US President Donald Trump’s India visit has ended successfully for both sides. No trade deal could be signed. India was willing to be accommodative, but the US side decided to wait for a more ambitious deal later in the year—which is a code word for pressuring India on a wider front in the interim. This came out implicitly in Trump’s press conference where he cited his tussle with China and repeated his ill-considered references to India as a tariff king, which is factually wrong, and 100% duty on Harley-Davidson motorcycles when India had offered to bring duties on these motor bikes to zero during the negotiations, to be only told that the US side was no longer interested in obtaining this concession. Trump’s decision to come without a trade deal in the offing gave us the opportunity to make him experience an ego-boosting trip, which was done with panache.

The welcome given to him was exceptional, as no other country can give him a reception on the scale that he got at Ahmedabad. He has been overwhelmed by it, judged by his many comments. Prime Minister Narendra Modi was astute in giving pointed attention to Trump’s family in his remarks at the Motera stadium.

Trump was exceedingly generous in his personal references to Modi in his address, calling him “an exceptional leader", a “champion of India", a “great Prime Minister", a “tremendously successful leader", noting his electoral victory in the largest election anywhere.

At a time when highly undignified criticism has been heaped on Modi by political, media and civil society circles in India and liberal circles in the West as well, this kind of endorsement, repeated again in his press conference showed that Trump does not give it political importance and that the Modi-Trump equation is strong at the personal level.

The joint press conference went off smoothly, with Modi describing ties as a comprehensive global partnership, covering defence, security, technology, connectivity, trade, terrorism, energy, industry 4.0, innovation, enterprise, education, the Indo-Pacific, and people-to-people ties. He mentioned the understandings reached between the two commerce ministers that will be reduced to a legal form, and the start of negotiations on “a big trade deal".

Trump characterized the visit as “very productive", mentioned the $3 billion worth of defence deals signed, referred to combat against radical Islamic terrorism, US pressuring Pakistan on “terrorism on its soil", secure 5G networks, and high quality infrastructure. He noted the 60% increase in US exports to India during his presidency and the 500% increase in energy exports.

Trump’s decision to hold a press conference of his own would have raised some Indian jitters, as he can be rambling and unstructured in his replies. It was an open invitation to the Indian media to ask provocative questions, given that the US side had announced that he would raise questions about religious freedom in India with Modi, for example. In the event, Trump refused to comment on the Citizenship (Amendment) Act, or CAA, or the rioting in Delhi which he called India’s internal affair. He said he had raised the issue of religious freedom at length with Modi but controlled the damage by saying that Modi made a “powerful" and re-assuring response. On Kashmir, he unnecessarily waffled on his willingness to mediate, showing his lack of diplomatic finesse in view of India’s repeated rejection on any mediation.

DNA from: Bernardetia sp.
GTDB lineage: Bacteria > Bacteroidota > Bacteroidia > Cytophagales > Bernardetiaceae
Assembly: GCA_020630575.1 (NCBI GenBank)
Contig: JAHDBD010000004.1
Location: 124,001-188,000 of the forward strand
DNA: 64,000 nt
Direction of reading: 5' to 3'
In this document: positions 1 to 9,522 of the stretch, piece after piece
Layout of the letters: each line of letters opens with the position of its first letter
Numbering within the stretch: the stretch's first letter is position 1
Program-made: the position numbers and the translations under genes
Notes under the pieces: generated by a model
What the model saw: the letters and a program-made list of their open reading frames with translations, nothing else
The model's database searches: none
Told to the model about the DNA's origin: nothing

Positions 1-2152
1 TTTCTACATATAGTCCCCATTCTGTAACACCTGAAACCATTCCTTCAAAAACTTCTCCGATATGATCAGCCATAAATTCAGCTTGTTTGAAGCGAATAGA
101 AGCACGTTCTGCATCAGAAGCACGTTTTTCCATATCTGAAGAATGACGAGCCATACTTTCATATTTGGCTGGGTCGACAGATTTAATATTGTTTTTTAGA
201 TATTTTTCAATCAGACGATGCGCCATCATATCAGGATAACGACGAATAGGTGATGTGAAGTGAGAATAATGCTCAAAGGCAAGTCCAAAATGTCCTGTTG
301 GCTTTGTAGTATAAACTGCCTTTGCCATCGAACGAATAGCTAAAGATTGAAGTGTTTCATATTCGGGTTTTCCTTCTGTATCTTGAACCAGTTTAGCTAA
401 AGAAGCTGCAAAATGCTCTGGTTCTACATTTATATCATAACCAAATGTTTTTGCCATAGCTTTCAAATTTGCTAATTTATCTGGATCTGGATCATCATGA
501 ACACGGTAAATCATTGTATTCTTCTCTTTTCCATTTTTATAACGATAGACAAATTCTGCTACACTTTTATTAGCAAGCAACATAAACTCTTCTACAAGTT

Questioning the utility and outcome of the visit by the Opposition is totally misplaced. It is absurd to suggest that we would have been better off if Trump had not come. If international meetings and all bilateral visits have to be judged by the concrete results produced, the definition of diplomacy would have to be changed.

Such visits by a head of state, especially of a country with which we have the most wide-ranging relationship, with huge untapped potential for fuelling our growth and modernization, are most important.

These are relationship-building visits that serve as signalling mechanisms too. Trump was accompanied by key officials involved in building ties with India, and their exposure to discussions and understandings reached is important in follow through.

If India-US relationship is a defining one for this century, as Modi said, Trump’s visit helps in that definition.

Kanwal Sibal is a former foreign secretary.

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